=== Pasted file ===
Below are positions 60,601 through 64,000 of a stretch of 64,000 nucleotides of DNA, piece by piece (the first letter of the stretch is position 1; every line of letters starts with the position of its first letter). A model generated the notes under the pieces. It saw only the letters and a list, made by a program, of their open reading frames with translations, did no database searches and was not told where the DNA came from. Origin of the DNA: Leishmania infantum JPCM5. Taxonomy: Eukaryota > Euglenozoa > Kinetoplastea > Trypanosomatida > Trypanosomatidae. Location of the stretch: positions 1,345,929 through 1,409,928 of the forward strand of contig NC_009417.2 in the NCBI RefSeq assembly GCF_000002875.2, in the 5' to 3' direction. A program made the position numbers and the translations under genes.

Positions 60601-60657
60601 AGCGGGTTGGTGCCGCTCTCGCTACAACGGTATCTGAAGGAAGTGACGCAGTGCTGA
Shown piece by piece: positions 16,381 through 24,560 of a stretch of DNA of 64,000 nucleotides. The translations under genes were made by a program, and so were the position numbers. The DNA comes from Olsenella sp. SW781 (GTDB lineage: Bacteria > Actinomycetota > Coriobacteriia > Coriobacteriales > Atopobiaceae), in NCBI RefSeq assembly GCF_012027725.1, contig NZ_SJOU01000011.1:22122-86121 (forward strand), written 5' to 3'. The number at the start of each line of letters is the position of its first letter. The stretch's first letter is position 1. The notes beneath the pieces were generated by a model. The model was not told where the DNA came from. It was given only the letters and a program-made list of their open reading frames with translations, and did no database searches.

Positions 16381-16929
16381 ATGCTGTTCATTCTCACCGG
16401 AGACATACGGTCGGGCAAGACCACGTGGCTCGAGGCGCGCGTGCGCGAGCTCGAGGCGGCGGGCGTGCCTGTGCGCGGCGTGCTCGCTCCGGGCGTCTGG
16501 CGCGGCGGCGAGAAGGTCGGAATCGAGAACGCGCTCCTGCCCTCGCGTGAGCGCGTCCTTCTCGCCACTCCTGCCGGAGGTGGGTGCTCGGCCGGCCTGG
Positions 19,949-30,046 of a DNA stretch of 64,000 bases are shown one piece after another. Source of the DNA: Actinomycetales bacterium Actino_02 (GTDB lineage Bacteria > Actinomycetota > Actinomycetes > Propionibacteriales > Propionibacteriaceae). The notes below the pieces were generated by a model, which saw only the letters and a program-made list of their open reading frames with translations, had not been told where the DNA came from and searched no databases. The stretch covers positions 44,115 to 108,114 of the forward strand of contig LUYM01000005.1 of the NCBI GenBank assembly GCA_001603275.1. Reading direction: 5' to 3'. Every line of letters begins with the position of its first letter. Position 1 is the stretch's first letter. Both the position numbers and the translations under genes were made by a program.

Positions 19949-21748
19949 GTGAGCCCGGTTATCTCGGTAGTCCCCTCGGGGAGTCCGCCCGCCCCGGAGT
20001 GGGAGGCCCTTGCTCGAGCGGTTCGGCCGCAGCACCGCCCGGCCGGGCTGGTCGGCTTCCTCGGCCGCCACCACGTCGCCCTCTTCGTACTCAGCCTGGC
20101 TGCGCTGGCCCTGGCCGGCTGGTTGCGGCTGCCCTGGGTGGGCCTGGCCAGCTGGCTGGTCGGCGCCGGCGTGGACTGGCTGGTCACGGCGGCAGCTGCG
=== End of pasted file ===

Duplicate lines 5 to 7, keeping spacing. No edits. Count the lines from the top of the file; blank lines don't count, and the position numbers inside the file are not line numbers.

Positions 16381-16929
16381 ATGCTGTTCATTCTCACCGG
16401 AGACATACGGTCGGGCAAGACCACGTGGCTCGAGGCGCGCGTGCGCGAGCTCGAGGCGGCGGGCGTGCCTGTGCGCGGCGTGCTCGCTCCGGGCGTCTGG